A Yarn about Alpacas and Local Artistry at Olympic Yarn and Fiber


By Chelsea Royer

grays harbor community hospitalLynn Lipski is a wife, mom, alpaca-raiser, and knitting enthusiast. Her passion for natural fibers and yarns have led her into designing and selling knitting patterns and keeps her busy making gifts for friends and family.

alpaca yarn
Each Alpaca has a unique personality and character to their wool.

A craft-savvy gal, the most surprising part about her hobby is not so much that she can create her own patterns, it’s that her projects don’t start with a pattern. They start with the alpaca itself.

Connecting her home and the alpaca barn is a brightly lit workroom full of bizarre looking machinery, freshly sheared, washed and fluffed alpaca wool, and newly bound skeins of the softest alpaca yarn you’ve ever felt. It’s not uncommon for people to own sheep or alpacas, but Lipski gave me genuine surprise when I heard that she spins her own yarn. And not only her own wool either, Lipski spins yarn for a variety of small-scale businesses that sell specialty yarns and fibers on a local level.

Beginning with a hand-spinner, Lipski decided to take the leap and purchase heavy duty machinery around a year and a half ago. Her business, Olympic Yarn and Fiber, has been growing ever since.

olympic yarn
Lynn Lipski loves supporting the local economy through her yarn-making.

Last year, I discovered alpaca wool at a craft store.  However, with artificial fibers woven into the wool, the beauty of the yarn was tainted by how itchy and unnatural it felt against my skin. Lipski’s yarn is on an entirely different playing field. The gorgeous natural coloring of white, brown and grey alpacas is some of the most elegant yarn I’ve ever touched. Then I actually got to meet the animals from which the wool came!

Ask Lipski about her alpacas and she will introduce you by name to each alpaca, tell you the history of alpacas, about the breeding registry, and what the different wools feel like with a specific breed. About a dozen naked alpacas stared at my camera, each with a different personality, different product, and color. Though Lipski primarily processes yarn for other businesses, she explained that owning alpacas has helped her become even more familiar with her product and better able to match her yarns with her customers.

It’s an exciting thing for to me to hear of opportunities to buy local. Once you understand the work that goes into a locally made product, you begin to understand the value. Lipski walked me through the process cycle. After shearing the alpacas, wool is cleaned, sent through a “picking” machine where it is essentially fluffed before being sent through another machine that aligns the fibers prior to them being strung out into yarn. Wool strands must then be woven together into two or three ply yarn before getting divided into skeins and sent back to the customer. It’s a long process on small-scale machinery but the product is beyond compare.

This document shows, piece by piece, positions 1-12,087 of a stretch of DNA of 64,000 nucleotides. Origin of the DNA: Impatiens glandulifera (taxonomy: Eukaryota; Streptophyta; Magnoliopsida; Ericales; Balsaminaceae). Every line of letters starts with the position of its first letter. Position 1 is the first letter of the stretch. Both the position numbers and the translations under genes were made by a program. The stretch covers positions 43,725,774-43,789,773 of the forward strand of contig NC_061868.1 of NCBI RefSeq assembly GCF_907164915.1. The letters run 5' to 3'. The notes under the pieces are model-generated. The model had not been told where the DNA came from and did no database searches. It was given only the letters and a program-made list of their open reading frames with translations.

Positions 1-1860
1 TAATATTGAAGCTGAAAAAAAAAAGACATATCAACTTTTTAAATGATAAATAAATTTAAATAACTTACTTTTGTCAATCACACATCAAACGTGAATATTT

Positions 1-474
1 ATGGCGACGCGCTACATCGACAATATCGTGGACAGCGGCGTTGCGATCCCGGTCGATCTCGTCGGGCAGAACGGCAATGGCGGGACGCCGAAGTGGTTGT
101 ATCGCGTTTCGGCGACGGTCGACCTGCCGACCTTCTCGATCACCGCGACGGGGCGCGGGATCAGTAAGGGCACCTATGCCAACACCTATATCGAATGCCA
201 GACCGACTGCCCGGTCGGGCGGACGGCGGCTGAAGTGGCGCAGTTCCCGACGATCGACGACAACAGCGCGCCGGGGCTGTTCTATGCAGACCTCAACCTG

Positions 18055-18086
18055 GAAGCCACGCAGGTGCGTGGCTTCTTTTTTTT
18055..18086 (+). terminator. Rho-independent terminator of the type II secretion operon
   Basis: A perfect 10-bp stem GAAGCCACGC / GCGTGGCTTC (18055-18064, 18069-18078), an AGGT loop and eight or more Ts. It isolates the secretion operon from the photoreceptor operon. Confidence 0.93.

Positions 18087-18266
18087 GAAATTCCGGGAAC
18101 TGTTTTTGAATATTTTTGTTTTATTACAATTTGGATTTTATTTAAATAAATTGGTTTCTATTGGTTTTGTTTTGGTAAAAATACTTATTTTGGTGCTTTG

olympic yarn
Lynn measures out skeins of yarn and ties them together prior to washing.

Lipski processes yarn for Northwest alpaca growers such as Insouciant Fibers and Firwood Alpacas. Why buy local yarn? Lipski knows the answer to that as well. The fiber industry is unfortunately one of the worst human rights violators when it comes to factories. Buying local insures that your yarn has been sustainably grown, harvested, and that your dollars go to support small businesses.

Lipski loves the fact that the yarn she spins can often be traced right back to the animal from which it came. Some of her customers name the yarn after the appropriate alpaca and include photos on their webpage. As alpaca wool is as unique as their individual personalities, each batch of yarn is bound to have variances.

Lipski is in a place where retail is lower on the priority list than is producing yarn for her clients. Which is why I was so thrilled to hear she would be bringing yarn from her own alpacas to the Schafer Meadows Fiber Arts Festival. The local festival will be held at the Grays Harbor County Fairgrounds October 10 – 12 and admission is free!

Come get a feel for genuine alpaca yarn and perhaps sneak a peek at the results of Lipski’s patterns, such as the popular Quatro Capelet – a beautiful shawl knit in similar fashion to an infinity scarf.

Appreciate local talent, businesses, and learn more about Lipski’s alpacas and the art of yarns and fibers.


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